|This article does not cite any references or sources. (May 2009)|
|Mission duration||9 days, 20 hours, 56 minutes, 13 seconds|
|Distance travelled||6,645,026 kilometres (4,129,028 mi)|
|Spacecraft||Space Shuttle Columbia|
|Landing mass||97,201 kilograms (214,290 lb)|
|Payload mass||8,078 kilograms (17,810 lb)|
|Start of mission|
|Launch date||Not recognized as a date. Years must have 4 digits (use leading zeros for years < 1000). UTC|
|Launch site||Kennedy LC-39B|
|End of mission|
|Landing date||1 November 1992, 14:05:53UTC|
|Landing site||Kennedy SLF Runway 33|
|Perigee||304 kilometres (189 mi)|
|Apogee||307 kilometres (191 mi)|
STS-52 was a Space Transportation System (NASA Space Shuttle) mission using orbiter Columbia, and launched 22 October 1992.
|Commander||James D. Wetherbee
|Pilot||Michael A. Baker
|Mission Specialist 1||Charles L. Veach
|Mission Specialist 2||William M. Shepherd
|Mission Specialist 3||Tamara E. Jernigan
|Payload Specialist 1||Steven G. MacLean, CSA
Backup Crew 
|Payload Specialist 1||Bjarni V. Tryggvason, CSA|
Mission highlights 
Primary mission objectives were deployment of the Laser Geodynamic Satellite II (LAGEOS-II) and operation of the U.S. Microgravity Payload-1 (USMP-1). LAGEOS-II, a joint effort between NASA and the Italian Space Agency (ASI), was deployed on day 2 and boosted into an initial elliptical orbit by ASI's Italian Research Interim Stage (IRIS). The spacecraft's apogee kick motor later circularized LAGEOS orbit at its operational altitude of 3,666 miles. The USMP-1, activated on day one, included three experiments mounted on two connected Mission Peculiar Equipment Support Structures (MPESS) mounted in the orbiter's cargo bay. USMP-1 experiments were: Lambda Point Experiment; Matériel Pour L'Etude Des Phénomènes Intéressant La Solidification Sur Et En Orbite (MEPHISTO), sponsored by the French agency Centre National d'Études Spatiales; and Space Acceleration Measurement System (SAMS).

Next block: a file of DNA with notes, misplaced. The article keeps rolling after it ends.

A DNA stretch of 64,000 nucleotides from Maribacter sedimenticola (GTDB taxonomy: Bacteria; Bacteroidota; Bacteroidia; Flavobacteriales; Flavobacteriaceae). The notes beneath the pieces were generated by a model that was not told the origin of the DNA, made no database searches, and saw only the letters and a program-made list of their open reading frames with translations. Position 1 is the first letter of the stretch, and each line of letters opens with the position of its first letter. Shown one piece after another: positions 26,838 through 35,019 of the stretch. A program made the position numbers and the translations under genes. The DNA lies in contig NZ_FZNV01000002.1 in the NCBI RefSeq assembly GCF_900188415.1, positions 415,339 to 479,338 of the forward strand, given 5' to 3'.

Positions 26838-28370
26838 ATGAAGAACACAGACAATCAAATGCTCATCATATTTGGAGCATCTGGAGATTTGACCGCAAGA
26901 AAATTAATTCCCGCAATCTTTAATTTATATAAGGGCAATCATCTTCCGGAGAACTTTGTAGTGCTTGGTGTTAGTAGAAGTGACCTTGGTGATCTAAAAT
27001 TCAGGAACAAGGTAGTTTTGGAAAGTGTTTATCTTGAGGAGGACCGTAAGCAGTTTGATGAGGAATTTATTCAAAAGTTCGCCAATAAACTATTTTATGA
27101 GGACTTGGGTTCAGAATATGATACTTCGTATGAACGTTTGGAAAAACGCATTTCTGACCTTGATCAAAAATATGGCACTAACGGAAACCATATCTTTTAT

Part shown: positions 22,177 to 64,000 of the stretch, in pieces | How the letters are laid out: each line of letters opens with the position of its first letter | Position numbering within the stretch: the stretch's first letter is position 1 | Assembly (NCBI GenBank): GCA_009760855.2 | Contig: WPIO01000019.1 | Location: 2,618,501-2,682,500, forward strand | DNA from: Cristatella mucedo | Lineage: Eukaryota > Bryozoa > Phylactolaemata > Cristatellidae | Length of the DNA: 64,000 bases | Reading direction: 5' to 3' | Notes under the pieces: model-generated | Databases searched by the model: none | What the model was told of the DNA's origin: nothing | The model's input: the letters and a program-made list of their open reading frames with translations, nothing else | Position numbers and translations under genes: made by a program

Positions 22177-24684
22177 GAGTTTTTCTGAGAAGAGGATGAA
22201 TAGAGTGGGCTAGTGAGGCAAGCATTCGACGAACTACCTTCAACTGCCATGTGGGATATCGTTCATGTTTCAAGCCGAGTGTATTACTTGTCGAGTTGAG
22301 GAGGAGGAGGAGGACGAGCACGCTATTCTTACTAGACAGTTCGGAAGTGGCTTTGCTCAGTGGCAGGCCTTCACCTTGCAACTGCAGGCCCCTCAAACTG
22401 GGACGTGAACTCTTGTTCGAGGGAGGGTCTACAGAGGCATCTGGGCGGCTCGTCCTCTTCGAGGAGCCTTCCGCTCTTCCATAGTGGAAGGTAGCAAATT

Secondary payloads: (1) Canadian experiment, CANEX-2, located in both the orbiter's cargo bay and middeck and which consisted of Space Vision System (SVS); Materials Exposure in Low-Earth Orbit (MELEO); Queen's University Experiment in Liquid-Metal Diffusion (QUELD); Phase Partitioning in Liquids (PARLIQ); Sun Photospectrometre Earth Atmosphere Measurement-2 (SPEAM-2); Orbiter Glow-2 (OGLOW-2); and Space Adaptation Tests and Observations (SATO). A small, specially marked satellite, the Canadian Target Assembly, was deployed on day nine, to support SVS experiments. (2) ASP, featuring three independent sensors mounted on a Hitchhiker plate in the cargo bay - Modular Star Sensor (MOSS), Yaw Earth Sensor (YES) and Low Altitude Conical Earth Sensor (LACES), all provided by the European Space Agency.
Other middeck payloads: Commercial Materials Dispersion Apparatus Instrument Technology Associates Experiments; Commercial Protein Crystal Growth experiment; Chemical Vapor Transport Experiment; Heat Pipe Performance Experiment; Physiological Systems Experiment (involving 12 rodents); and Shuttle Plume Impingement Experiment. The orbiter also was used as a reference point for calibrating an Ultraviolet Plume Instrument on an orbiting Strategic Defense Initiative Organization satellite.
The Tank Pressure Control Experiment/Thermal Phenomena (TPCE/TP) was contained in a Getaway Special (GAS) canister in the orbiter's cargo bay.
Some of the ashes of Star Trek creator Gene Roddenberry were also carried aboard the orbiter for the duration of the mission.
See also 
- Space science
- Space shuttle
- List of space shuttle missions
- List of human spaceflights chronologically
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